Paying your employees accurately and on time is about more than being a good employer; it’s the law. Because your payroll expense is probably the largest expense you have, keeping track of it is vitally important. Below we’ll review how to calculate payroll, including gross wages, taxes and benefits. This should give you the tools you need to manage this large expense accurately and efficiently.
What Is Payroll?
Payroll is a catch-all term encompassing two distinct aspects of your financial responsibilities as an employer.
The first is the sum total of all expenditures paid to your employees. For most employers, it can be broken down into three categories:
- Remuneration: This is the agreed upon wage between employer and employee.
- Benefits: This will be the portion paid by the employer.
- Social Security, Medicare and Unemployment Taxes: Taxes can be federal, state or local, depending on jurisdiction. For payroll, this likely only includes an employee’s Social Security and Medicare contributions.
The second is deducting the proper amount of an employee’s wages to satisfy his or her annual income tax, known from a small business owner’s perspective as an employee’s income tax deduction.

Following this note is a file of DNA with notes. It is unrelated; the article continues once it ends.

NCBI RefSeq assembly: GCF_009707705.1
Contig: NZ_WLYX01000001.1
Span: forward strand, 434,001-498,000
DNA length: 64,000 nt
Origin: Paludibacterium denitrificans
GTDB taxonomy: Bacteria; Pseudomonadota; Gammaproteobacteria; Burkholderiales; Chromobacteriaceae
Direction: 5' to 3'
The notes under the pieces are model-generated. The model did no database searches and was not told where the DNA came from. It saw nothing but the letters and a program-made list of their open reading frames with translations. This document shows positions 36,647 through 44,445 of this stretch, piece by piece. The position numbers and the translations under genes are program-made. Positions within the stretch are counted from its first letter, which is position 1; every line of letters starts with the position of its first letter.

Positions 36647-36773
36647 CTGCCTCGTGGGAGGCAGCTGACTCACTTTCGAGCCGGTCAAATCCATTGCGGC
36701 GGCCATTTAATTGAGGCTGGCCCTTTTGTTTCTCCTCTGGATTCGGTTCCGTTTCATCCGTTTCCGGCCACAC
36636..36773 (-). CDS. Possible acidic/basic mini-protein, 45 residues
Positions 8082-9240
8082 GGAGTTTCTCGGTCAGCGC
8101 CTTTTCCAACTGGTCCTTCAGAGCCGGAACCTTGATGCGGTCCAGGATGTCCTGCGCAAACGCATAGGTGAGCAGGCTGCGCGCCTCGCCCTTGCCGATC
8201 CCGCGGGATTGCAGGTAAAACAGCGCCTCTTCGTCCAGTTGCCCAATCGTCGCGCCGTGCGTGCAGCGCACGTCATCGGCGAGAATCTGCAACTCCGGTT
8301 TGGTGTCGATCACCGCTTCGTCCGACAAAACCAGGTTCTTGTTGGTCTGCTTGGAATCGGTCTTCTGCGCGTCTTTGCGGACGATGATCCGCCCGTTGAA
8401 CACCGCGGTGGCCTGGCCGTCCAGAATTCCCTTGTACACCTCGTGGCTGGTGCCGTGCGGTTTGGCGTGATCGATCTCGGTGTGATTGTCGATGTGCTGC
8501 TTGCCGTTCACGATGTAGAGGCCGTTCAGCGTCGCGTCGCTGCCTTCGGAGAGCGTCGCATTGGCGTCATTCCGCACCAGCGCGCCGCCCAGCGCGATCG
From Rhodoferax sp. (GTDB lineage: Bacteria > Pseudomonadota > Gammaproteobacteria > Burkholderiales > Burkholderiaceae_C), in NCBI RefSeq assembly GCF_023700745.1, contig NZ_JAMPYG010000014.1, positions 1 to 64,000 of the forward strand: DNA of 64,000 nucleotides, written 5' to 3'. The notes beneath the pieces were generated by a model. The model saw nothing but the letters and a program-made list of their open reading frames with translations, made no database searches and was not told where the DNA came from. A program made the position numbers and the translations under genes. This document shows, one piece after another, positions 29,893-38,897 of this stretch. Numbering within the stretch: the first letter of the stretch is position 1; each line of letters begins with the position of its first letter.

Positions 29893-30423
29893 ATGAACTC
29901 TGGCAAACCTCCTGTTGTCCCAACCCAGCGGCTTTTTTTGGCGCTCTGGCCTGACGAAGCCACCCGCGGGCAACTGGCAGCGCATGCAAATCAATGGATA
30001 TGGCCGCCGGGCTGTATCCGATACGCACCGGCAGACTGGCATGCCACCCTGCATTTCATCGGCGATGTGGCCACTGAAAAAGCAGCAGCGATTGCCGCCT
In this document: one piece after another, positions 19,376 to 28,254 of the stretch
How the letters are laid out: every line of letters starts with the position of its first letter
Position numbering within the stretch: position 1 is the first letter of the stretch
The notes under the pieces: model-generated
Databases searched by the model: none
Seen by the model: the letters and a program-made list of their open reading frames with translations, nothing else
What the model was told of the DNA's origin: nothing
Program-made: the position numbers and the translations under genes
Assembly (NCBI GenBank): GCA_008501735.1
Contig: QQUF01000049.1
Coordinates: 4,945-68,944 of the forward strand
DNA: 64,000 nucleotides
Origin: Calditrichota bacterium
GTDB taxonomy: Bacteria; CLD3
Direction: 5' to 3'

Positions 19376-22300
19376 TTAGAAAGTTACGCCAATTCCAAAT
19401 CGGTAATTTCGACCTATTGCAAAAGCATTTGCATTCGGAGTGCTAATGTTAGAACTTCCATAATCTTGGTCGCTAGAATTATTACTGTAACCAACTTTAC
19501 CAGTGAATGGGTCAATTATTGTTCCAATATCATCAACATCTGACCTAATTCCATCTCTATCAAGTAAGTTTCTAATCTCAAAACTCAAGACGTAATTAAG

Let’s take a look at expenditures first.
How employees are paid varies based on employers, business types and fee structures. Generally, the common wage structures are hourly and salaried. Particularly in sales, there is also the chance of a base salary plus commission or a straight commission structure. Bonuses, whether given annually as part of a hiring package or just for recognition of work, should also be considered part of an employee’s remuneration.
Remuneration is the basis on which your employees—and by extension, your business—will be taxed.
Benefits Paid by the Employer